III. Judicial Investigations and Prosecutions
Our reading of Article III’s grant of good behavior tenure may be hard for some to swallow, especially those with muscular conceptions of judicial independence. Others, however, may embrace a more historically grounded and nuanced account of judicial independence. For example, members of Congress recently proposed an independent Inspector General for the judicial branch. Some prominent judges, including Justice Ruth Bader Ginsburg, have hinted that there is something seriously amiss with this proposal. After all, how can judges remain independent if they stand in constant fear of an Inspector General investigation?
There is nothing constitutionally suspect about government officials investigating allegations of judicial misconduct and then making reports to Congress and the executive branch. Under any reading of the Constitution, the political branches have the authority to investigate and sanction judges. The chambers of Congress can impeach, convict, and remove based on proper evidence of high crimes and misdemeanors. And whatever Congress decides, the executive may prosecute any judges whom it believes has violated the law. The proposed Inspector General would merely make it easier to prosecute and convict miscreant judges. Moreover, under our reading of good behavior, information gathered by the Inspector General also could be used to prove in court that a judge had misbehaved and had thereby violated the terms of her tenure.
But what about the cherished independence of federal judges? Too much emphasis has been laid on the independence of judges and not enough on the Constitution’s provisions that promote judicial accountability, which include the grant of life tenure subject to termination for misbehavior. Judges do enjoy a certain type of independence—they cannot be punished for the judgments they issue. But the Constitution makes clear that federal judges do not have an absolute or a boundless independence. If an Inspector General would further judicial accountability, that fact counts in favor of the Inspector General proposal.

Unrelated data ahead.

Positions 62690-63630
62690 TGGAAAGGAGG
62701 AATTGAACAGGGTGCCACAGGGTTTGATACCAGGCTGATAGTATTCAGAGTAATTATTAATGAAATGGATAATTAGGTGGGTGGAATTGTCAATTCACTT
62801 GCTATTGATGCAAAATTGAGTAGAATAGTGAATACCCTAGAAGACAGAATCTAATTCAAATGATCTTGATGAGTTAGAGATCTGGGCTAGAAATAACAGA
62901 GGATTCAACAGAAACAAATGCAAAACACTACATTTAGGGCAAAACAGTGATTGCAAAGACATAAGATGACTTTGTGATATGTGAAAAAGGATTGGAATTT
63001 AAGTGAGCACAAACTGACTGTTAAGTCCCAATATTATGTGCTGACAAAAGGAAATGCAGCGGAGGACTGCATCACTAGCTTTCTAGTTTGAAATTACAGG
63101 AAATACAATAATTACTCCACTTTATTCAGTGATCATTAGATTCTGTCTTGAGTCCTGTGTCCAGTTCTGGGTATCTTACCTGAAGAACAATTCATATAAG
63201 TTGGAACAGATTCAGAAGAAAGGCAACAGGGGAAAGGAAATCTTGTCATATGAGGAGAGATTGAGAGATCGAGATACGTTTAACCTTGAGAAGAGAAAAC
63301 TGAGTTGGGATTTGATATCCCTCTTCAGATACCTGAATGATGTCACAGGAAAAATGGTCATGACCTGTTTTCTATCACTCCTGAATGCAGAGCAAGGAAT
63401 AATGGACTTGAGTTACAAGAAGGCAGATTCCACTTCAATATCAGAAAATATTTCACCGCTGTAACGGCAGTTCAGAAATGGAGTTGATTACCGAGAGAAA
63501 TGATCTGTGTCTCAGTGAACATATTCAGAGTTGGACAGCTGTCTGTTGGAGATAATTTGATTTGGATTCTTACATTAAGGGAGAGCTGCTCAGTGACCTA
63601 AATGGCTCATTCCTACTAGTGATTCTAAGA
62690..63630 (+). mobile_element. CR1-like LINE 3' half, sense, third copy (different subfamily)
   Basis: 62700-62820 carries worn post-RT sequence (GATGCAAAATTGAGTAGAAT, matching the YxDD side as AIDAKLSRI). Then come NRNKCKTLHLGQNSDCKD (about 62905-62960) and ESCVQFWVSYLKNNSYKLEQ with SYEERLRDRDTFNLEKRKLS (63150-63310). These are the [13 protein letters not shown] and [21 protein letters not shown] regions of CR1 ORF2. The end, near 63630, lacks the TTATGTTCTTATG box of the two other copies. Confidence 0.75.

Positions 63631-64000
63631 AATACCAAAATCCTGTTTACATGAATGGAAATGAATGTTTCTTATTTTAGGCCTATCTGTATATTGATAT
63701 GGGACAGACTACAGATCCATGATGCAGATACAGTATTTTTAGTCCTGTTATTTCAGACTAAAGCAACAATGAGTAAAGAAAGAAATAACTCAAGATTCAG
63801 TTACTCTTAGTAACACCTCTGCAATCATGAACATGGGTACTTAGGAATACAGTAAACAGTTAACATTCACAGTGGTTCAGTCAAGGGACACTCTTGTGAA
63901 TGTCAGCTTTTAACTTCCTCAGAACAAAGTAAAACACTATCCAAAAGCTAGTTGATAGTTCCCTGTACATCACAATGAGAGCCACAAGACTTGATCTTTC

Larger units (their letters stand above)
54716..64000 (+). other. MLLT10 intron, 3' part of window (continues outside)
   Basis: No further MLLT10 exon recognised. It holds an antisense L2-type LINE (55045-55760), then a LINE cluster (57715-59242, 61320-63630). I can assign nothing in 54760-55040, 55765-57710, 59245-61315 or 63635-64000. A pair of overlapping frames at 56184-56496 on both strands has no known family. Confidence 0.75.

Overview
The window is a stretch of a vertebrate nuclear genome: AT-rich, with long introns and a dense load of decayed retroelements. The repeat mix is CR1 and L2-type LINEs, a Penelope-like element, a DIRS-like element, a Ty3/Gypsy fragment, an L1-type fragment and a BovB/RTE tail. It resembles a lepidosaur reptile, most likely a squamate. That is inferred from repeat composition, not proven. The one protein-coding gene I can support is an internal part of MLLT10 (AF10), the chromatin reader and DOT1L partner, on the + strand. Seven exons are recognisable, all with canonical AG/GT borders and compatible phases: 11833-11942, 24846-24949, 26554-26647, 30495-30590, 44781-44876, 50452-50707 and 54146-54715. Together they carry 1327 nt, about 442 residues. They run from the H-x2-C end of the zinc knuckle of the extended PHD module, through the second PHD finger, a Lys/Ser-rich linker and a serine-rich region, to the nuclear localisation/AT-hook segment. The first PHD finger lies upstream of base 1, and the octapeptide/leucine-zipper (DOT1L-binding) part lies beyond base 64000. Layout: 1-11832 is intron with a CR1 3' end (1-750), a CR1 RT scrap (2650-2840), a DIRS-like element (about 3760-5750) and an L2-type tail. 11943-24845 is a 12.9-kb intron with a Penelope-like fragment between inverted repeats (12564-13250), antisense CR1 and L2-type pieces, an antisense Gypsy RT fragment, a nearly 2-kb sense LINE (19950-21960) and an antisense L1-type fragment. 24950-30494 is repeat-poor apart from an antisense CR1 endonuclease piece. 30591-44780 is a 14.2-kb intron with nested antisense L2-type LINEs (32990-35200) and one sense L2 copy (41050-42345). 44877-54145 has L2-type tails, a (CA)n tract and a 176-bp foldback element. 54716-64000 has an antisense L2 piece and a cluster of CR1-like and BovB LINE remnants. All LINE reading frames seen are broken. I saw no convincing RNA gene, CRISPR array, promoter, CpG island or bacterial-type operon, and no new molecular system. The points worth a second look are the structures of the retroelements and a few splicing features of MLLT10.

Congress clearly can adopt measures to help the chambers impeach and convict. But Congress can go further and adopt statutes that remove judges upon proof of judicial misbehavior. Any such procedures would have to afford an accused judge the due process rights associated with conviction for a serious offense. But a procedure meeting those demanding requirements could culminate in removal—without the need for a wholly independent impeachment procedure.
This analysis is based on the assumption that the Constitution should be construed according to its original meaning. Not everyone accepts that assumption. It may be that our political community has come to prefer that impeachment serve as the exclusive method for removing judges. We may prefer that Judge Jailbird continue to draw his salary until Congress gets around to impeaching him. But if we opt for that conclusion, we should do so deliberately and with eyes open—not on the mistaken supposition that the impeachment-only position is forced upon us by the Constitution itself.
Professor Prakash is the Herzog Research Professor of Law at the University of San Diego. Professor Smith is the Warren Distinguished Professor of Law at the University of San Diego.
Preferred citation: Saikrishna Prakash & Steven D. Smith, Removing Federal Judges Without Impeachment, 116 Yale L.J. Pocket Part 95 (2006), http://www.thepocketpart.org/2006/10/18/prakash_smith.html.
Removing Federal Judges Without Impeachment accompanies Saikrishna Prakash & Steven D. Smith, How To Remove a Federal Judge, 116 Yale L.J. 72 (2006).